Costa Rica Veterinary Experience — Wednesday, July 3, 2019

Operation Ocelot

Pura vida! My name is Tess and as leader of the day today I am to write a trip update for the folks at home. Today started out like any other. The group ate gallo pinto (rice and beans), eggs, and fruit. After breakfast we traveled to a local wildlife rescue center. There we witnessed two vets and three vet students perform an amputation. The operation was on an ocelot, a type of big cat. The ocelot had been hit by a car which caused an infection in its side and nerve damage in its tail. The ocelot had lost feeling in its tail because of the nerve damage. This feels strange to the animal, which caused him to severely chew his tail. Because the ocelot had lost all feeling, he continued to chew his tail. If this behavior did not stop it could harm him. Since it had been determined that the tail could not regain feeling, it had to be amputated. The broadreach group watched the vets perform the operation for about two hours. The tail was successfully amputated and the ocelot was put back in his habitat. Sadly, since the removal of his tail will affect the ocelot’s balance, he will not be able to be safely released back into the wild. However, he will remain at the wildlife center to be an educational animal for the public.

After lunch, which was mutually agreed on being “the best one yet”, the group sat down for an educational presentation about the black market trade of wild animals. Wild animals is the fourth biggest money making trade on the black market, only being topped by narcotics, counterfeit money, and human trafficking. We were shown several short videos on wildlife preservation, ecosystems, and the controversial topic of owning exotic animals as pets. Sadly, many people seek out animals like scarlet macaws, pythons, boas, and baby sloths as pets. These animals almost never survive due to the stress of moving to a new location with lack of proper care. After learning these statistics, I was shocked. Things like black market trade and miseducation make the things that the wildlife refuge are doing so important. We also learned about different countries production of fossil fuels. While China sits at number one, the United States is a close second. We had a large discussion about environmental conservation, which included coming up with ideas to help our own environment. There were many ideas along the lines of banning or using less single use plastics, only using cruelty free brands of things like cosmetics, and recycling. All of these are things that we can practise in our own homes! I’ll leave you with this question, even though it feels like a small thing, what can you do to help the environment? Ciao!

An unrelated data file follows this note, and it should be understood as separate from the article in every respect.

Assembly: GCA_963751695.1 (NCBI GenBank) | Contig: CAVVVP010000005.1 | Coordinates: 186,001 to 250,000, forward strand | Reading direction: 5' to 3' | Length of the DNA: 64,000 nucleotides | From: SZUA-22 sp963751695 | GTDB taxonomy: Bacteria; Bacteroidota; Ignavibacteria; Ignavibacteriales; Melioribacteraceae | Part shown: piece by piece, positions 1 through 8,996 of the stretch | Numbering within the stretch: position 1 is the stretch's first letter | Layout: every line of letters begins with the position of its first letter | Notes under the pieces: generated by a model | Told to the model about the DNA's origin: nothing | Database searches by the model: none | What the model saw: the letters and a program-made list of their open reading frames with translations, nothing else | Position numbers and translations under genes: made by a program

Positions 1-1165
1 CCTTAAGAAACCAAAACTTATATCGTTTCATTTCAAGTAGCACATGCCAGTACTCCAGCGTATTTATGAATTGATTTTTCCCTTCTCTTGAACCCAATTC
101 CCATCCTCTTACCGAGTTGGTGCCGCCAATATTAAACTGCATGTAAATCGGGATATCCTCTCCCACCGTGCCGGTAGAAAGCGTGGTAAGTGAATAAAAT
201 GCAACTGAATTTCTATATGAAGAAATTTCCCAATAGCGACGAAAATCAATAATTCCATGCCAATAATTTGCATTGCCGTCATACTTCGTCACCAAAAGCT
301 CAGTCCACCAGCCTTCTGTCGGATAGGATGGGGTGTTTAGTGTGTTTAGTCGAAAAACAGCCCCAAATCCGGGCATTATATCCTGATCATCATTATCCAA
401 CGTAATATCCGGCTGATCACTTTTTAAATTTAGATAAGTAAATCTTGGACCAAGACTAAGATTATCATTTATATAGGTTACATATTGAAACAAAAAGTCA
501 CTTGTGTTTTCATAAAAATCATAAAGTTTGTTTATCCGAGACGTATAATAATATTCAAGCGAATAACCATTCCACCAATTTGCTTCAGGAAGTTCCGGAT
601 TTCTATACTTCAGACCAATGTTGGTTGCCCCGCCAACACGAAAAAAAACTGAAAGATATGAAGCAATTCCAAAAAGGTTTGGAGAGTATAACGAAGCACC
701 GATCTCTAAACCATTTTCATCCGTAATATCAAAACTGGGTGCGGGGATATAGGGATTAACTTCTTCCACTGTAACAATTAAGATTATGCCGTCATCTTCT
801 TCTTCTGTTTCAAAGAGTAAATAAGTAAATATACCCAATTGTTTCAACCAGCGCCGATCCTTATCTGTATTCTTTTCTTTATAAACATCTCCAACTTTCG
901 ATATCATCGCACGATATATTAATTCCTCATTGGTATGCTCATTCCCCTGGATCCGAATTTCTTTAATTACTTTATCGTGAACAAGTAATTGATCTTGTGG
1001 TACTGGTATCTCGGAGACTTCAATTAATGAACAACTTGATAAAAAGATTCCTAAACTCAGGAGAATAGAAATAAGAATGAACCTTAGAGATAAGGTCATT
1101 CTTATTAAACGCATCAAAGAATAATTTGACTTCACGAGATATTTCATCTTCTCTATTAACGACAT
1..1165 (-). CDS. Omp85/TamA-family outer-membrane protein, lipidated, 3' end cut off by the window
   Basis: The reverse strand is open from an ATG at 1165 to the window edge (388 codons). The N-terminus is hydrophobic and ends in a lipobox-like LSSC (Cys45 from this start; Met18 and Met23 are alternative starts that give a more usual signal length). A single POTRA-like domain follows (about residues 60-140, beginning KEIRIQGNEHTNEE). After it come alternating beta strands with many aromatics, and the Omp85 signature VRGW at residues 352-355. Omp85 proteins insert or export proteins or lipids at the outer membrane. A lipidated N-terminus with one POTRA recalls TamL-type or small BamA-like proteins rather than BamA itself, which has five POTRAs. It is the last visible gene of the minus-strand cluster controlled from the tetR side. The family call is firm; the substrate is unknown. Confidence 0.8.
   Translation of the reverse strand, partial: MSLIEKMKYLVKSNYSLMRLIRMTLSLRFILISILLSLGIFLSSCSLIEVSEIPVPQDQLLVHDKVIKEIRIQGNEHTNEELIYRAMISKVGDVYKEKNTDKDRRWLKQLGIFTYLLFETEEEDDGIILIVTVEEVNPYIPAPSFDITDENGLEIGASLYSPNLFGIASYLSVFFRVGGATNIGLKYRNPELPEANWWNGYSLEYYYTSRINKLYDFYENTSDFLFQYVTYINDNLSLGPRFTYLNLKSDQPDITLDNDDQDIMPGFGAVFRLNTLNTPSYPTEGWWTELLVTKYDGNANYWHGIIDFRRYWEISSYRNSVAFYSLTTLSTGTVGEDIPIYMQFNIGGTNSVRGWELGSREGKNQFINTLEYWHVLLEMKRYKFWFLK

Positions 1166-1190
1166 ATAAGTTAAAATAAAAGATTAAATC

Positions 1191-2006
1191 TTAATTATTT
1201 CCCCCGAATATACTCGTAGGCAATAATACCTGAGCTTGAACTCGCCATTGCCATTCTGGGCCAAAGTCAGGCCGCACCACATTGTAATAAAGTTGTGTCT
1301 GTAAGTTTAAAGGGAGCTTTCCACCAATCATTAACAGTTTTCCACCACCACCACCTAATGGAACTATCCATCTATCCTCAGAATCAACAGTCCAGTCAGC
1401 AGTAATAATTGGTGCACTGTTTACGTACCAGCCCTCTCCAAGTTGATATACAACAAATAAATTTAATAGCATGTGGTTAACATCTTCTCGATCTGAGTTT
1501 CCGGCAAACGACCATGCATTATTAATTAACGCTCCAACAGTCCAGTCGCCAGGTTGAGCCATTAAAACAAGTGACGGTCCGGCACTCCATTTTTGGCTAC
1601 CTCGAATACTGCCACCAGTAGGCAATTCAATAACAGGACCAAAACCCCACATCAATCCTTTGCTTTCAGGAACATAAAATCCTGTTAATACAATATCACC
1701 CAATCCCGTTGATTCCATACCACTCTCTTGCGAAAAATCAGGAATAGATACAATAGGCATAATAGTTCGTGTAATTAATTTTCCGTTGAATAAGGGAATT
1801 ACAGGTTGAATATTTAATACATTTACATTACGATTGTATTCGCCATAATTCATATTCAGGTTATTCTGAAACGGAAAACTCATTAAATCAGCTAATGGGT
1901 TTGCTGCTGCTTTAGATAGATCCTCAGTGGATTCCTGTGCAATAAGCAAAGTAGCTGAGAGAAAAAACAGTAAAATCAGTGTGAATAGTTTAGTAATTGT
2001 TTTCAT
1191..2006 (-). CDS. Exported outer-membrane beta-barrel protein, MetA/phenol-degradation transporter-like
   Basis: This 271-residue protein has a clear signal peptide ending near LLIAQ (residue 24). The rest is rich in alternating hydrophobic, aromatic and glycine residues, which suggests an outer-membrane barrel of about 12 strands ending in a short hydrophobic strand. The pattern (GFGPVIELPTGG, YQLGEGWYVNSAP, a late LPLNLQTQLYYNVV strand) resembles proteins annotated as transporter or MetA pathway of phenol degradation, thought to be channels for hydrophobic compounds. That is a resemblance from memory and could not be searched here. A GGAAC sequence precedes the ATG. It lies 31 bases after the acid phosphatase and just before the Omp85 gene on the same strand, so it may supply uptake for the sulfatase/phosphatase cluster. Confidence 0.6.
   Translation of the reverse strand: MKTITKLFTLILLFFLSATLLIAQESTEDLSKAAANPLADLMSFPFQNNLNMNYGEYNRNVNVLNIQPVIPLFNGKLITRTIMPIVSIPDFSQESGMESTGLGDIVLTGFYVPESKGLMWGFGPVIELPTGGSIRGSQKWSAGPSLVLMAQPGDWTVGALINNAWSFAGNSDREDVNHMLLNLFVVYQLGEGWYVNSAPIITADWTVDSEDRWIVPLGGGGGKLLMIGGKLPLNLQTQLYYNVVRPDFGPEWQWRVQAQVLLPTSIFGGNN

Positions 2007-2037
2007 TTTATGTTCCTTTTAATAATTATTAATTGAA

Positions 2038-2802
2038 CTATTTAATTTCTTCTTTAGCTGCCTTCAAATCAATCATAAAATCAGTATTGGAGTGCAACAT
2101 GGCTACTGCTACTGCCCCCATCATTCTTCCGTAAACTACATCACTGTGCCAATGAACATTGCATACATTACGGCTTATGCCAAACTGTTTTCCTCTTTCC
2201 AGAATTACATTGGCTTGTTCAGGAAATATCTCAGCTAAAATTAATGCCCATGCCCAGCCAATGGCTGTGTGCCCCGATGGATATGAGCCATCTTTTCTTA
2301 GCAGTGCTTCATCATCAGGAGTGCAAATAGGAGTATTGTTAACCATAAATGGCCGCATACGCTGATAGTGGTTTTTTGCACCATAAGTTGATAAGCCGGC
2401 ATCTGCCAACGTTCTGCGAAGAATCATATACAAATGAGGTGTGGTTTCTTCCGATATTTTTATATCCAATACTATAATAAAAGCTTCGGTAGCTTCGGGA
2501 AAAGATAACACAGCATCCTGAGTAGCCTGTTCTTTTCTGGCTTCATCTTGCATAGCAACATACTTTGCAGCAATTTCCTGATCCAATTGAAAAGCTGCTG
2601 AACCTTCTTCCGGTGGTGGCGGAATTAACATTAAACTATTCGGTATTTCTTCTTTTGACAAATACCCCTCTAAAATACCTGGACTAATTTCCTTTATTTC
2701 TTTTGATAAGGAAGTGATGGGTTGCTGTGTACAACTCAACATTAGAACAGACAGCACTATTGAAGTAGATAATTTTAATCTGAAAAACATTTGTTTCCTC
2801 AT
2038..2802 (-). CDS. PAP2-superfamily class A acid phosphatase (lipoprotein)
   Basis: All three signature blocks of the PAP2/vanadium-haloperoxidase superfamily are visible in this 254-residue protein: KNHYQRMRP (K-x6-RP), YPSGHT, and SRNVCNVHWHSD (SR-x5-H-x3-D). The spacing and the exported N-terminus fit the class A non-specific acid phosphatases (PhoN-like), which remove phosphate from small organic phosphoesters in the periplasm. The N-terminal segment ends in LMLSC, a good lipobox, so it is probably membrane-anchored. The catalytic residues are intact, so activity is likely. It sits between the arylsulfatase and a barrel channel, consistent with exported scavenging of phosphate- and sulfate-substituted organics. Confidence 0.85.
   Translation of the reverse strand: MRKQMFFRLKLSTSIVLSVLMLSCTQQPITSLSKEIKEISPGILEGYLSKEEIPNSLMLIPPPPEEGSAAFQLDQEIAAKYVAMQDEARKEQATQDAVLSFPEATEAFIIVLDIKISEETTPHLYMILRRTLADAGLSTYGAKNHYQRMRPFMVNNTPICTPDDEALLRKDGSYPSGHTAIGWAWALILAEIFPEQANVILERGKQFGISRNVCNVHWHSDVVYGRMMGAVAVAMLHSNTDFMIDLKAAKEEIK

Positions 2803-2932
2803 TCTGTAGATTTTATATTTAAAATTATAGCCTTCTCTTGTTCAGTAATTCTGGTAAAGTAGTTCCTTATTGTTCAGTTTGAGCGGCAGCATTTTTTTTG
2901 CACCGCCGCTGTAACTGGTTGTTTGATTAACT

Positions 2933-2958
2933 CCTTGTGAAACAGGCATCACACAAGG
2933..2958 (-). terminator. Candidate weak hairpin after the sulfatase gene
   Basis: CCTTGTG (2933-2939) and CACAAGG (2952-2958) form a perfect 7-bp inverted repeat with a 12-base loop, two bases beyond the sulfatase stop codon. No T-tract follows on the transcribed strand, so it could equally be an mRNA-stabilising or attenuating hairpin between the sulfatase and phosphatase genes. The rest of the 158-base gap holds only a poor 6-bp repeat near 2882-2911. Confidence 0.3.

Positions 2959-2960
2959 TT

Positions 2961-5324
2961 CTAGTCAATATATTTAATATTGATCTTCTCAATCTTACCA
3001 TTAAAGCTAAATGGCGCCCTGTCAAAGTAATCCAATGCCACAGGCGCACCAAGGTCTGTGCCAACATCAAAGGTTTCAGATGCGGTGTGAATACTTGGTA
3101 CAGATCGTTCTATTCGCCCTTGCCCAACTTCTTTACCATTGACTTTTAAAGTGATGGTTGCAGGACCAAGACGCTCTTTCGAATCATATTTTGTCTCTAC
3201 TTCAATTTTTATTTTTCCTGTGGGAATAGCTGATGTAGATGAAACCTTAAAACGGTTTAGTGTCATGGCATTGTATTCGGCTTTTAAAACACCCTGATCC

-Tess